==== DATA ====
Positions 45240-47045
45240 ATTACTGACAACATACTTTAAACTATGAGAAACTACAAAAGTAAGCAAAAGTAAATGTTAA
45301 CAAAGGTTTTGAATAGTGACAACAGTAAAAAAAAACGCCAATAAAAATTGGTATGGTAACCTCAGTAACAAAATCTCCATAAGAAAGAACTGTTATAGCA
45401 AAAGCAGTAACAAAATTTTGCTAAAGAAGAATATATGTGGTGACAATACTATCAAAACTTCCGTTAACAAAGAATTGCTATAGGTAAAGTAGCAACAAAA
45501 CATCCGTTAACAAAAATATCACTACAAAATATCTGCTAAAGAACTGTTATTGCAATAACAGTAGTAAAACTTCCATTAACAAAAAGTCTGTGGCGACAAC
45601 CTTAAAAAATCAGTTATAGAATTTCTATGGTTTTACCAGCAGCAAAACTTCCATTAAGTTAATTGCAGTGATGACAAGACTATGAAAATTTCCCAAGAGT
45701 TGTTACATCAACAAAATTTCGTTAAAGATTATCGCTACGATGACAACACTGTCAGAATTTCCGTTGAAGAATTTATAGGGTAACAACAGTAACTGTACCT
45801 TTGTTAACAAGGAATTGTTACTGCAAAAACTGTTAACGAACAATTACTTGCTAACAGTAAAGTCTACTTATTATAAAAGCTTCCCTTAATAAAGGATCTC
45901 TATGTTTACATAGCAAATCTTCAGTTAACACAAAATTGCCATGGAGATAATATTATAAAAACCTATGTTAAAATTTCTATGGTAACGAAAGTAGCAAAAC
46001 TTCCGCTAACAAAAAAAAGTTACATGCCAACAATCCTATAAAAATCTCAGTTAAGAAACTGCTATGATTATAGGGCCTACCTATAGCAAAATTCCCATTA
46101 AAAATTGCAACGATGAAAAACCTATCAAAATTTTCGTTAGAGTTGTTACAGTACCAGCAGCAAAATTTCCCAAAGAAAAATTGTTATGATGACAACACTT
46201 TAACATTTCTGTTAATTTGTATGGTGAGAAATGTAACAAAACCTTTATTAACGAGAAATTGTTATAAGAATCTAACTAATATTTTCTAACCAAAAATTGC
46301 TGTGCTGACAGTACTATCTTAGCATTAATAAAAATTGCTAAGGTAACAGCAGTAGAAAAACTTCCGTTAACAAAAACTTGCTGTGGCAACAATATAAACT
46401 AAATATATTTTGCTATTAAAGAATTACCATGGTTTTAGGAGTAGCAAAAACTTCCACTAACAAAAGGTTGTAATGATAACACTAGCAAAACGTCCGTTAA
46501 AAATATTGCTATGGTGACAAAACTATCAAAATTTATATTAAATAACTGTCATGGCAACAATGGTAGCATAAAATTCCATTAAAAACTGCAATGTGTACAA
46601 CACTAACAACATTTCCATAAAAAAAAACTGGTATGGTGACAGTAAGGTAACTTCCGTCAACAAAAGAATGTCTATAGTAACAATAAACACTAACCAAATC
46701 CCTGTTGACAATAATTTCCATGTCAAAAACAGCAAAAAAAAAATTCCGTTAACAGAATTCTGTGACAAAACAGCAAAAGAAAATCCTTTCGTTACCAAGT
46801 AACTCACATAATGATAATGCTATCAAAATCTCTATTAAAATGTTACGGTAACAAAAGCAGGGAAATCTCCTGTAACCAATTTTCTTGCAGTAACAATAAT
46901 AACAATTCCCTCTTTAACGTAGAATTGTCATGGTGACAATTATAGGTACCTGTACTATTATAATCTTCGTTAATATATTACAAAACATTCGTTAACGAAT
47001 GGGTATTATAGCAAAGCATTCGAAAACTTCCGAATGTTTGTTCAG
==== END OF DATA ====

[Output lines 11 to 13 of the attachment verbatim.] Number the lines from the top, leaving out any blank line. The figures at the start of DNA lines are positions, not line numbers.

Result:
46101 AAAATTGCAACGATGAAAAACCTATCAAAATTTTCGTTAGAGTTGTTACAGTACCAGCAGCAAAATTTCCCAAAGAAAAATTGTTATGATGACAACACTT
46201 TAACATTTCTGTTAATTTGTATGGTGAGAAATGTAACAAAACCTTTATTAACGAGAAATTGTTATAAGAATCTAACTAATATTTTCTAACCAAAAATTGC
46301 TGTGCTGACAGTACTATCTTAGCATTAATAAAAATTGCTAAGGTAACAGCAGTAGAAAAACTTCCGTTAACAAAAACTTGCTGTGGCAACAATATAAACT